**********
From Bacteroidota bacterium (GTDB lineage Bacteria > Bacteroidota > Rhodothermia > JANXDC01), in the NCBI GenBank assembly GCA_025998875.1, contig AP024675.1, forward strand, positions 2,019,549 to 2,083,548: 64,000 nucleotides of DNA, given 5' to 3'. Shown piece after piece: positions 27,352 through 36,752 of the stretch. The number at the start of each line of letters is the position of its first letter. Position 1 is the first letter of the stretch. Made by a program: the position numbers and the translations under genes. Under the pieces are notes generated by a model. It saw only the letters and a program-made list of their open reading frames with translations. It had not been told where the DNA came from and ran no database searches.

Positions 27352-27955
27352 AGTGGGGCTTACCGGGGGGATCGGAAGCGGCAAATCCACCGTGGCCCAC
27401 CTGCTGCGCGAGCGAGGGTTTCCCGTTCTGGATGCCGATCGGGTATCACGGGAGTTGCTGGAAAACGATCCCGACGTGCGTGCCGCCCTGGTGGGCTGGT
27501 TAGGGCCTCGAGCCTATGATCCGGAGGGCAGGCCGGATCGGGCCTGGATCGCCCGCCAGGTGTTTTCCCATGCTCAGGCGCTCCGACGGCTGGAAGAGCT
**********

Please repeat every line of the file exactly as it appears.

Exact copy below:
From Bacteroidota bacterium (GTDB lineage Bacteria > Bacteroidota > Rhodothermia > JANXDC01), in the NCBI GenBank assembly GCA_025998875.1, contig AP024675.1, forward strand, positions 2,019,549 to 2,083,548: 64,000 nucleotides of DNA, given 5' to 3'. Shown piece after piece: positions 27,352 through 36,752 of the stretch. The number at the start of each line of letters is the position of its first letter. Position 1 is the first letter of the stretch. Made by a program: the position numbers and the translations under genes. Under the pieces are notes generated by a model. It saw only the letters and a program-made list of their open reading frames with translations. It had not been told where the DNA came from and ran no database searches.

Positions 27352-27955
27352 AGTGGGGCTTACCGGGGGGATCGGAAGCGGCAAATCCACCGTGGCCCAC
27401 CTGCTGCGCGAGCGAGGGTTTCCCGTTCTGGATGCCGATCGGGTATCACGGGAGTTGCTGGAAAACGATCCCGACGTGCGTGCCGCCCTGGTGGGCTGGT
27501 TAGGGCCTCGAGCCTATGATCCGGAGGGCAGGCCGGATCGGGCCTGGATCGCCCGCCAGGTGTTTTCCCATGCTCAGGCGCTCCGACGGCTGGAAGAGCT